Tennessee holds the unique distinction of having more legal betting options on the internet than in the real world. The state is traditionally very anti-gambling with no land-based casinos, racetracks or places to play poker with other people. The fact that the state didn’t even establish a lottery until 2003 should provide some perspective as to how reluctant Tennessee is to embrace gambling in any form.
The funny thing is Tennessee actually has numerous online betting options for horse racing and fantasy sports. Most US-based horse racing and fantasy betting sites accept customers from Tennessee with no legal problems whatsoever.
Bet Online Legally at These Sites
Horse and Greyhound Betting:
The reason it works out this way is that Tennessee has not yet approved private or tribal casinos and no racetracks have yet been built anywhere in the state. Meanwhile, some forms of online betting have received exemptions from federal anti-gambling laws and do not need specific authorization from each state.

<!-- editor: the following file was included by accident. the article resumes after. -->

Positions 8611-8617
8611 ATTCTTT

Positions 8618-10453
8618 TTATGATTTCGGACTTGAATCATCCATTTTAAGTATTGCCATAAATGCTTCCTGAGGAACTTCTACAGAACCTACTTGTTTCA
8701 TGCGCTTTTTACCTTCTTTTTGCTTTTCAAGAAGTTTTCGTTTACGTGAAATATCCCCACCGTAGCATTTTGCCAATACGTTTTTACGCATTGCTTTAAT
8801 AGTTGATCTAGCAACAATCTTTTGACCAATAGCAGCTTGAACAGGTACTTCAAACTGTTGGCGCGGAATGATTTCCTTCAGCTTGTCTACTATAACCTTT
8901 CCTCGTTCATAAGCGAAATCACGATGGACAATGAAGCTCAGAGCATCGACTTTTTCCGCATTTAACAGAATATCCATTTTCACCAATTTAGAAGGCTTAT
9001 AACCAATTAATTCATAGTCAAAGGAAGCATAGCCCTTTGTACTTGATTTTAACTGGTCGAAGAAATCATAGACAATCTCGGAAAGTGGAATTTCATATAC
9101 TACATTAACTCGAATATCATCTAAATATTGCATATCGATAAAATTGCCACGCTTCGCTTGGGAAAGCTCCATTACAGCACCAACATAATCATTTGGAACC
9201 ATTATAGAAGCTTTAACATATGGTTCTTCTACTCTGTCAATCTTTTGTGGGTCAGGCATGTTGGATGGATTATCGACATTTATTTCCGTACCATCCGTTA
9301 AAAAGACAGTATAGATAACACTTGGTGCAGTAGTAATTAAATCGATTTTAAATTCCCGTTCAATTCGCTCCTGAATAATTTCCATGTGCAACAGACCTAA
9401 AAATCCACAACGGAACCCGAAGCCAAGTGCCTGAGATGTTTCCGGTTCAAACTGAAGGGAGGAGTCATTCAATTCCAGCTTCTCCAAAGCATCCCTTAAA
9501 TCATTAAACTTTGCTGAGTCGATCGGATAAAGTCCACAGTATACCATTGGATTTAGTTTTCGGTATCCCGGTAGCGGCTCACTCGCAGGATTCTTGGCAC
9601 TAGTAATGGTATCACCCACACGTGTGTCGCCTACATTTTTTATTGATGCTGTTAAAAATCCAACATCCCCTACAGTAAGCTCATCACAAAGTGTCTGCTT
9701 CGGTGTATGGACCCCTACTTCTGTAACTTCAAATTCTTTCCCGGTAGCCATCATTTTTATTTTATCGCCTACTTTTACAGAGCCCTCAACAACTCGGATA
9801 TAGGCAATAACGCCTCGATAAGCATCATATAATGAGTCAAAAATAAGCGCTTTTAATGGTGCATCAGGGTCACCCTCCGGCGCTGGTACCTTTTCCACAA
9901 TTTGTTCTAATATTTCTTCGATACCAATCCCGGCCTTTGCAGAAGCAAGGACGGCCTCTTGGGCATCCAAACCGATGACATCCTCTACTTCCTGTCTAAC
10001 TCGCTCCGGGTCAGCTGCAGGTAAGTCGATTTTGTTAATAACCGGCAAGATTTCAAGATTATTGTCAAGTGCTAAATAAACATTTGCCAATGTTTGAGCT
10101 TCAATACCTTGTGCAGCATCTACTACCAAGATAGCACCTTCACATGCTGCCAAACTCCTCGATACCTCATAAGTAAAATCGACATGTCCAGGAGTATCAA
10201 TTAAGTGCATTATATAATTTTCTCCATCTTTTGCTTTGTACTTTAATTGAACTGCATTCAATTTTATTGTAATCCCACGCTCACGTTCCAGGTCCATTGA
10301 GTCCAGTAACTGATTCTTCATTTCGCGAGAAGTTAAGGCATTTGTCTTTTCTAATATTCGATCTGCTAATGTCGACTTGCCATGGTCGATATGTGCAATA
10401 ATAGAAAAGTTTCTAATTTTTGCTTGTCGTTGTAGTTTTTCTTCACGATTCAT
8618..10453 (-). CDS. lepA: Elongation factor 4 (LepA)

Online poker and casino sites probably won’t come to the state any time soon. State gaming laws prohibit both forms of betting across the board and nobody has expressed any serious interest in expanding its gambling options. You can also think about it like this: any state that refuses to legalize gambling in the real world is a long way off from legalizing anything online.
Horse Racing in Tennessee
Parimutuel horse wagering is legal in Tennessee but there is nowhere to place bets in person because no tracks exist in the state. However, the state does allow advance deposit wagering (ADW) through licensed betting sites. Therefore, all major horse racing sites accept customers from the state.
Recommended horse betting sites: